2. Classification of Sensorless and Sensor-Based Upper Limb Exoskeletons

In this review, the term sensorless describes exoskeletons that do not contain any form of sensor. Conversely, the term sensor-based is used to describe exoskeletons that contain at least one type of sensor which can provide useful information to the user or therapist. Upper limb exoskeletons can be classified using several methods [26], such as the applied segment, the number of active DOF, the method of actuation, the method of power transmission, and the application domain. In this review, the upper limb exoskeletons are first classified as sensorless or sensor-based. Each exoskeleton is then categorized regarding its application domain, motorization solution, targeted population(s), and supported movement(s) (Figure 2Figure 1).
Figure 21. Categorization of sensorless and sensor-based upper limb exoskeletons in pediatrics. Abbreviations: FE: flexion–extension, AA: abduction–adduction, IE: internal–external rotation, PS: pronation–supination, RU: radial–ulnar deviation.
Each exoskeleton was first categorized according to its application domain: rehabilitation or assistance. A rehabilitation exoskeleton’s primary purpose is to enhance motor function by allowing partial or full recovery of the impairment. An assistance exoskeleton’s primary purpose is to support the motor function by facilitating the movements of the upper limb. While assistance exoskeletons can also have a rehabilitation purpose, the targeted population for this type of device is mainly people with a condition that cannot be improved. A third category, known as augmentation exoskeletons, was not included in this review. The primary purpose of these exoskeletons is to improve human strength and endurance [32]. Therefore, the principal users of augmentation exoskeletons are healthy adults, which are not the subject of interest for this review. Regarding the motorization solution, each device was categorized as active or passive. An active exoskeleton uses powered actuators to move the user joints. A passive exoskeleton generally uses gravity compensation mechanisms to reduce the effect of gravity on the user’s arm. The movements supported by upper limb exoskeletons can either be at the shoulder, the elbow, the wrist, the hand, or a combination of these.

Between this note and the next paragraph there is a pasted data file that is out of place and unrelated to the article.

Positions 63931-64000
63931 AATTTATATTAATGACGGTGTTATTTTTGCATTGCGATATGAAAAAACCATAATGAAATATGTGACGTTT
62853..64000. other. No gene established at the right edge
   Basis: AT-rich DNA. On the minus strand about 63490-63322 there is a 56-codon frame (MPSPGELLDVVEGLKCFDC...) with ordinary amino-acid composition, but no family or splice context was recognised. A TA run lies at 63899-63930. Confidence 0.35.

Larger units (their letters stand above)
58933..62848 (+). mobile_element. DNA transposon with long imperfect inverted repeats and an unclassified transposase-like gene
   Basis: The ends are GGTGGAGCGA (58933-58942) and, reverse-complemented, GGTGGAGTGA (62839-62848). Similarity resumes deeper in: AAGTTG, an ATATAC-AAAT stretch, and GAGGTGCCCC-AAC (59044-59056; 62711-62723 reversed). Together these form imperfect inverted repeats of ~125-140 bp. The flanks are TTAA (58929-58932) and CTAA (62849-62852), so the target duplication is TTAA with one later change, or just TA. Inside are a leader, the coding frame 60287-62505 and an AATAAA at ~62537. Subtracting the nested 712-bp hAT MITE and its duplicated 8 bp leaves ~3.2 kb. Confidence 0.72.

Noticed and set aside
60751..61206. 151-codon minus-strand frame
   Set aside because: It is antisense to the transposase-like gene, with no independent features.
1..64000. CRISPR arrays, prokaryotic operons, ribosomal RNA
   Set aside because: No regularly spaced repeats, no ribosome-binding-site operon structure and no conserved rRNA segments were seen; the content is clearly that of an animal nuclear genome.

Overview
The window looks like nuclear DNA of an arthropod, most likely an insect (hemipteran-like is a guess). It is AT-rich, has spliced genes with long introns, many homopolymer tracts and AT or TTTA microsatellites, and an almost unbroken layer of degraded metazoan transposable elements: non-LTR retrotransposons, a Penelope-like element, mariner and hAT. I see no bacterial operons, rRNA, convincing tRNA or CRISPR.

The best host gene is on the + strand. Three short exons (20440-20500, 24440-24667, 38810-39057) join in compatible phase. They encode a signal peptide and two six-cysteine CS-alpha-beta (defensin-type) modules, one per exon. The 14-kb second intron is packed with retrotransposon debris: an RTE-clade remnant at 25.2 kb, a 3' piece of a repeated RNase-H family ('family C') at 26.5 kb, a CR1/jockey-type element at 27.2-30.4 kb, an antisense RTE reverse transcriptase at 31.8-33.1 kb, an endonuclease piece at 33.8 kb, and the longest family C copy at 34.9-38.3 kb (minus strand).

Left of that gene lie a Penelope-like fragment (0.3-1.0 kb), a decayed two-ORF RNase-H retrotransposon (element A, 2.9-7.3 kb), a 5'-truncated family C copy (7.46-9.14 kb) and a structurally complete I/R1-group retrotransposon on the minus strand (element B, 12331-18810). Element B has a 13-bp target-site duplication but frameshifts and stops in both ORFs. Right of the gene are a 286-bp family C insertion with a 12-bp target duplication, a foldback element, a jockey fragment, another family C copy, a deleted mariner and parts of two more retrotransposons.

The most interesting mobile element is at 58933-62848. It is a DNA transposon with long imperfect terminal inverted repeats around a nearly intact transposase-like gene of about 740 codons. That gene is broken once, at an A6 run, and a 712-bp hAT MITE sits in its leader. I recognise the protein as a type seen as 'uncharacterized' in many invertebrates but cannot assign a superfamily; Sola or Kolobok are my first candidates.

3. Conclusions

We highlighted that the most prevalent diagnoses in pediatrics do not allow for potential motor function improvements. Therefore, it is essential for these children to have access to an exoskeleton that can assist them in ADL. Assistance exoskeletons are better suited than rehabilitation exoskeletons in pediatrics. There exist both sensorless and sensor-based assistance exoskeletons. However, sensor-based exoskeletons are more promising since the additional data provided by the sensors allow better adjustment to the user’s needs. Nevertheless, the options in pediatrics are still limited when comparing to adults. This is mainly explained by additional challenges regarding children’s growth and wearability. New design methods, such as user-centered approaches, will help to tackle these challenges and improve the accessibility of pediatric exoskeletons. This is important to improve children’s participation in ADL and limit the risks of cognitive, social, and motor impairments during their development.